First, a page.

Department of Organismal Biology and Anatomy and the College
Heather Marlow’s research aims to understand the general principles of how transcriptional regulatory programs are encoded in animal genomes and how this information is translated into functional animal cell types and body plans. In particular, she is intrigued by the rewiring of genes to allow for their use in new structures. She uses marine invertebrates to study the translation of developmental “blueprints” into anatomical form. These organisms develop fewer cell types than vertebrates do, making them excellent systems for examining gene regulation at the whole systems level. By understanding and comparing the mechanisms by which gene regulation occurs in these animals, she aims to better define global principles underlying genome structure-function relationships.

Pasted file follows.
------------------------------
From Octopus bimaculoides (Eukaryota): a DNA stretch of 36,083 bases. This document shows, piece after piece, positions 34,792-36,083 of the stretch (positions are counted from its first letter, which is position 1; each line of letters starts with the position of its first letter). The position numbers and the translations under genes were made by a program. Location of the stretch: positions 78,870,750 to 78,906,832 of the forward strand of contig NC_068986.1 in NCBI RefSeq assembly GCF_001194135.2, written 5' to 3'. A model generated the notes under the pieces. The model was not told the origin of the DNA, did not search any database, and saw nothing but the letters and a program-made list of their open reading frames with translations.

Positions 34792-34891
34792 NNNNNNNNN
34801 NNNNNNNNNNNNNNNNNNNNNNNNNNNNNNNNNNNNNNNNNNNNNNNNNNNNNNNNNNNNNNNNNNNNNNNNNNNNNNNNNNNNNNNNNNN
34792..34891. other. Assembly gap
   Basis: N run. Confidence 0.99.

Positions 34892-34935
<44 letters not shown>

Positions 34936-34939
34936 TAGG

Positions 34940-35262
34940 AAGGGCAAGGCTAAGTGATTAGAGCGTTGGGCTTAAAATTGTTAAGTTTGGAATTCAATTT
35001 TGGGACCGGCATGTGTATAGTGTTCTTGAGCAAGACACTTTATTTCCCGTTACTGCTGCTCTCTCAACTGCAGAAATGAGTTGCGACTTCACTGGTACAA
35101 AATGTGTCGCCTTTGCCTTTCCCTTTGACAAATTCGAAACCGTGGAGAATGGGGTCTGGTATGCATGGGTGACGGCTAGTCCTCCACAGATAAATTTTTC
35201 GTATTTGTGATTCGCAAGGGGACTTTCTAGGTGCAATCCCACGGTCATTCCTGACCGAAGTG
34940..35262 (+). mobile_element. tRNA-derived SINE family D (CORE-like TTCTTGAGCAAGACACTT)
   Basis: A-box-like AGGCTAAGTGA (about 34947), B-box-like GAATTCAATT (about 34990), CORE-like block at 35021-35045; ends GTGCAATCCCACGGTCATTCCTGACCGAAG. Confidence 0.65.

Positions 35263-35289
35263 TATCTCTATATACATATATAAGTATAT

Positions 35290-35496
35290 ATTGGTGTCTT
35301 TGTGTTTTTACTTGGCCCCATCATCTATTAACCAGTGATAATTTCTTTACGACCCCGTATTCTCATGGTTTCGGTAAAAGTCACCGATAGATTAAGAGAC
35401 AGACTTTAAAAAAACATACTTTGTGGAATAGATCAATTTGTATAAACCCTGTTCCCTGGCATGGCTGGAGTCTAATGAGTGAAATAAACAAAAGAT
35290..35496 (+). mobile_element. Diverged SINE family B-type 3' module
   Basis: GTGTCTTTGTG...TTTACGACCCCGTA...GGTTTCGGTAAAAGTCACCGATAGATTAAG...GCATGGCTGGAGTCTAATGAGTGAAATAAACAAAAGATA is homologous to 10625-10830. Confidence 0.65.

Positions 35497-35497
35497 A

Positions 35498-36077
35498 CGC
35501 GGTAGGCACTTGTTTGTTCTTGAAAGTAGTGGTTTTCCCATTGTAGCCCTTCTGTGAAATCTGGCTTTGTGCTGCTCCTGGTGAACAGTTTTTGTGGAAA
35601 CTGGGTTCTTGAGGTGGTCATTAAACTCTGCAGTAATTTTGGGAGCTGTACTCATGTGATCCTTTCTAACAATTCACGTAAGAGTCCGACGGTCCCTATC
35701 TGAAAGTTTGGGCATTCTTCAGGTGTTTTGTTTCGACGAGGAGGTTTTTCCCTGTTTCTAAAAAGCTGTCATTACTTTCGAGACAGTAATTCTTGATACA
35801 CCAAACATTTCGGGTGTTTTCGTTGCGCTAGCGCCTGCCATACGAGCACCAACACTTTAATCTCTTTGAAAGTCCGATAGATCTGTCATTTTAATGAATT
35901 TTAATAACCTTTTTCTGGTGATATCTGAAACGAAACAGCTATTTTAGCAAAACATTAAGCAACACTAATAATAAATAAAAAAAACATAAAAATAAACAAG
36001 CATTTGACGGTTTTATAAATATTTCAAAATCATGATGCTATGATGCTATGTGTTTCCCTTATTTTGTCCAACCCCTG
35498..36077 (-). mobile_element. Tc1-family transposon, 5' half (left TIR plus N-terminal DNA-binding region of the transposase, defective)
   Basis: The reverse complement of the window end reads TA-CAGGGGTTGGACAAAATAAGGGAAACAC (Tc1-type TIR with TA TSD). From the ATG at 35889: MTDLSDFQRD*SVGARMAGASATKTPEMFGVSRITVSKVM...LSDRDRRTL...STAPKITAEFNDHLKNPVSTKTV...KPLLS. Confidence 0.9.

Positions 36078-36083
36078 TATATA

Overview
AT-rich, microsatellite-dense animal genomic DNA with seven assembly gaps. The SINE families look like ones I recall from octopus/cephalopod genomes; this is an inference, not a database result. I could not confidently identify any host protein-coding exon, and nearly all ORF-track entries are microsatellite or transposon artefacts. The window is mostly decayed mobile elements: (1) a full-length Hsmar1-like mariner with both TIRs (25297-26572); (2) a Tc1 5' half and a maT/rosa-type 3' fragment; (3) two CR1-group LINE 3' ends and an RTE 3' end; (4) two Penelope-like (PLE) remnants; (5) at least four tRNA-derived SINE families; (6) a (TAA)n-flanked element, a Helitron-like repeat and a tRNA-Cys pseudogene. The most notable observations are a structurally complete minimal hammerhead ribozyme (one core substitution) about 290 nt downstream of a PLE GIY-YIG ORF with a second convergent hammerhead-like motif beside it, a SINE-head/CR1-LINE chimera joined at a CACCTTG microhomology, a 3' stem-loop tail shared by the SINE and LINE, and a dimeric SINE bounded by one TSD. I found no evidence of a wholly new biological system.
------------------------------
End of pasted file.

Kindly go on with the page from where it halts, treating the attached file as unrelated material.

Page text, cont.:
Her recent work uncovering the cellular diversity of the sea anemone was published in the journal Cell.
Marlow received her PhD in zoology from the University of Hawai‘i at Mānoa and her BA in biology from Boston University. She completed her postdoctoral training at the European Molecular Biology Laboratory (EMBL) in Heidelberg, Germany, and most recently was a research scientist at the Institut Pasteur in Paris.